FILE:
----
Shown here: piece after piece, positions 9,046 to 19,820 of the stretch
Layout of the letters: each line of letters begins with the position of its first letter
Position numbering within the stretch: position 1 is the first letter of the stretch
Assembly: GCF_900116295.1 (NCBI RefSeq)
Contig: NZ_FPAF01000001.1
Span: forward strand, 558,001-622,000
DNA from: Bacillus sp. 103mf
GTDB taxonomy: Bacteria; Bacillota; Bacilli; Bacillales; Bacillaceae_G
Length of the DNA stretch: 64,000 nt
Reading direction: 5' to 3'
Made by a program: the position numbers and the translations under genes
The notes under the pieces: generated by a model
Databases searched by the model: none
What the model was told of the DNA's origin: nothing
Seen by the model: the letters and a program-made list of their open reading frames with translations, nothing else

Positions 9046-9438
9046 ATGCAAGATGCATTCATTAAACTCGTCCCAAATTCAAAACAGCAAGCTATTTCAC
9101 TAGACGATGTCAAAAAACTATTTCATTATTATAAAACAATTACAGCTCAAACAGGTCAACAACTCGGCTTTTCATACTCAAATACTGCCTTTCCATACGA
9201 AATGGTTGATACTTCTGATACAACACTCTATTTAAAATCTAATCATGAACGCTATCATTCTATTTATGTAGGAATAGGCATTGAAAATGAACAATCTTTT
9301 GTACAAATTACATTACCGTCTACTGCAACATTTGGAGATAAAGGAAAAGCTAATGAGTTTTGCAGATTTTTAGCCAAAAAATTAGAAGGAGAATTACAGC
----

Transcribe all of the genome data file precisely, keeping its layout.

Shown here: piece after piece, positions 9,046 to 19,820 of the stretch
Layout of the letters: each line of letters begins with the position of its first letter
Position numbering within the stretch: position 1 is the first letter of the stretch
Assembly: GCF_900116295.1 (NCBI RefSeq)
Contig: NZ_FPAF01000001.1
Span: forward strand, 558,001-622,000
DNA from: Bacillus sp. 103mf
GTDB taxonomy: Bacteria; Bacillota; Bacilli; Bacillales; Bacillaceae_G
Length of the DNA stretch: 64,000 nt
Reading direction: 5' to 3'
Made by a program: the position numbers and the translations under genes
The notes under the pieces: generated by a model
Databases searched by the model: none
What the model was told of the DNA's origin: nothing
Seen by the model: the letters and a program-made list of their open reading frames with translations, nothing else

Positions 9046-9438
9046 ATGCAAGATGCATTCATTAAACTCGTCCCAAATTCAAAACAGCAAGCTATTTCAC
9101 TAGACGATGTCAAAAAACTATTTCATTATTATAAAACAATTACAGCTCAAACAGGTCAACAACTCGGCTTTTCATACTCAAATACTGCCTTTCCATACGA
9201 AATGGTTGATACTTCTGATACAACACTCTATTTAAAATCTAATCATGAACGCTATCATTCTATTTATGTAGGAATAGGCATTGAAAATGAACAATCTTTT
9301 GTACAAATTACATTACCGTCTACTGCAACATTTGGAGATAAAGGAAAAGCTAATGAGTTTTGCAGATTTTTAGCCAAAAAATTAGAAGGAGAATTACAGC